Lately I have been hearing about parents worried about “summer brain drain.” Their worry seems compounded by the plethora of advertising on the web, marketing ploys aimed at keeping children constantly learning. I have also seen signs on telephone poles for all sorts of learning camps, and even the local library’s summer reading series is focusing on retention. From the media, it appears that as soon as students walk out of school on the last day, their brains instantly turn off and the flow of information stops and even regresses.
Summer learning loss is a real phenomenon, more often effecting children who are from lower income families. On average, however, the regression is not significant and equals about a month of learning. (Raulerson, 2013) Without formal instruction, mathematics tends to suffer more than reading. (Raulerson, 2013) This makes sense as it is easier for most parents and students to pick up a book than specfically work on math skills.
Incorporating Montessori Learning into Your Summer Routine
As Montessori teachers and parents, we know that learning does not stop just because a child is not in school. Research supports this, maintaining that the brain is changing and learning all the time based on experiences in the environment. (Jensen, 2014) Without a stimulating environment, however, the experiences are rather mundane and passive.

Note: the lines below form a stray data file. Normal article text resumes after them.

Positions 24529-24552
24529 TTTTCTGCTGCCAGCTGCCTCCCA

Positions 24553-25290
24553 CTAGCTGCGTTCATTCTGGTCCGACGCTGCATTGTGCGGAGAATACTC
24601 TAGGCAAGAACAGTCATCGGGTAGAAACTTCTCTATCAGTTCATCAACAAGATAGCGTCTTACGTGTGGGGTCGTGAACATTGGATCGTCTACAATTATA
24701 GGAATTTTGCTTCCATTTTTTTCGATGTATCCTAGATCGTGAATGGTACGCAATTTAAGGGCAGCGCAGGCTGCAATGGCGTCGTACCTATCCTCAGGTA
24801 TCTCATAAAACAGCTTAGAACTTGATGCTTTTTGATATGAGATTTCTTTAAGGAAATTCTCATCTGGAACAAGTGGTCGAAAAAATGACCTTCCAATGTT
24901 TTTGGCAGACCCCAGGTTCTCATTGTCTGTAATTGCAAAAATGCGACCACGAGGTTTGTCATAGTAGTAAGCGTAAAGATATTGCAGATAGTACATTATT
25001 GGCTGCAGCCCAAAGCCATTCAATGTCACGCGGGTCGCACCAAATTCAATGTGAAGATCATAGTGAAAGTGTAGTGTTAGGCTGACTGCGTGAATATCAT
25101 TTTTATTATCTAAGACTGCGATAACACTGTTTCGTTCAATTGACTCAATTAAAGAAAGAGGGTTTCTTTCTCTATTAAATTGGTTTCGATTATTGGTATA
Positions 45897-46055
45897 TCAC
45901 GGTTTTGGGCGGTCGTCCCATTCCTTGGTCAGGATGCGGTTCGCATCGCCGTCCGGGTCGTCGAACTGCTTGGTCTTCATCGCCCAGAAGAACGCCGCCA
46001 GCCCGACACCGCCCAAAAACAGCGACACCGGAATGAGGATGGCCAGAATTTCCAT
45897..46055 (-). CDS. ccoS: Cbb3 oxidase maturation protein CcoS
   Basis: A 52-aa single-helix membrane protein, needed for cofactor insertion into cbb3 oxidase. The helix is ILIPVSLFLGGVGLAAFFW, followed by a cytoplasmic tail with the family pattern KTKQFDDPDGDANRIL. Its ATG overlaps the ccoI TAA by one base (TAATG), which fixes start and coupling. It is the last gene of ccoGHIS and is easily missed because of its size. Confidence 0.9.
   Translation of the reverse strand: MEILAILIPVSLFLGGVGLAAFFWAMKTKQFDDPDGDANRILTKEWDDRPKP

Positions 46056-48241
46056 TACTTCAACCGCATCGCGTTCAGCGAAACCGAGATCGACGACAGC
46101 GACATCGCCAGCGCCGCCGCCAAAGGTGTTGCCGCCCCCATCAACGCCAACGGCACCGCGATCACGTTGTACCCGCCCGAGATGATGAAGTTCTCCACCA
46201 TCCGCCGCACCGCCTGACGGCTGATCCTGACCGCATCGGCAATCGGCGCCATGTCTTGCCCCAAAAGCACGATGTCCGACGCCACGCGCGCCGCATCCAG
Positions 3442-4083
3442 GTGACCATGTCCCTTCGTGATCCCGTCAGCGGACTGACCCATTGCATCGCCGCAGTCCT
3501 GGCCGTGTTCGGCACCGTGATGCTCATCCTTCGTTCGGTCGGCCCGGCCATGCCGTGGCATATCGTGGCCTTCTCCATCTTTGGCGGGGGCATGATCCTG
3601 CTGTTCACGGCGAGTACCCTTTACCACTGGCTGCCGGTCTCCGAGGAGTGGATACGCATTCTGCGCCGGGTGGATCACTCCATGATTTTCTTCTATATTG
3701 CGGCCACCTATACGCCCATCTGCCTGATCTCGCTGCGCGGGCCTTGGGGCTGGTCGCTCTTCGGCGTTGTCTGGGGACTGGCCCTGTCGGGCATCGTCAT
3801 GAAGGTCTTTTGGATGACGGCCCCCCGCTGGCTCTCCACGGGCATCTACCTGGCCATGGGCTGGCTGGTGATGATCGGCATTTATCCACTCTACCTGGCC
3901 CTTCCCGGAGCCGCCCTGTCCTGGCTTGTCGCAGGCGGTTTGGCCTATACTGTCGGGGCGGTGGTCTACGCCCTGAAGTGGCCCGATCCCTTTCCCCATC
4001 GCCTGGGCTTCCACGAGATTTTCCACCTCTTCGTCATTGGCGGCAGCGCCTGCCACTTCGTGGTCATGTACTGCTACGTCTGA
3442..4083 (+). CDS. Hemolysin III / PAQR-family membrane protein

This does not mean you have to run out and buy workbooks that encourage drill-and-kill rote memorization or that you have to enroll your children in summer camps that tout raising the math and reading levels of your children in 2 weeks. Nor does it mean that relaxation or even playing video games have to be off limits. It does mean that, as Montessori parents, we need to prepare the summer environment to be an enriching experience full of active learning opportunities.
Here are just a few suggestions that you can easily incorporate into your summer lifestyle.
|Play cards||Listen to audio books in the car||Garden||Visit local historical landmarks||Visit the beach or mountains|
|String a necklace or bracelet||Send postcards when on vacation||Pet sit for a neighbor||Visit a history museum||Go on nature walks|
|Make a favorite recipe (double or halve)||Make a comic book or graphic novel||Roast marshmallows and make S’mores||Make clothing from a favorite time period and dress up||Visit an aquarium or zoo|
|Go shopping with only loose change||Sing campfire songs||Paint a fence||Live without electricity for a day or two||Go stargazing|
There are so many wonderful, real-world learning experiences around us. We do not need to rely on contrived learning opportunities or continually present math flashcards to keep young minds active. We do need to remember what it is like to be a child and the wonder that discovery and exploration can bring.
Consider this summer as a time of opportunity to help your children learn about the world and their place in it.
© North American Montessori Center - originally posted in its entirety at Montessori Teacher Training on Thursday, July 3, 2014.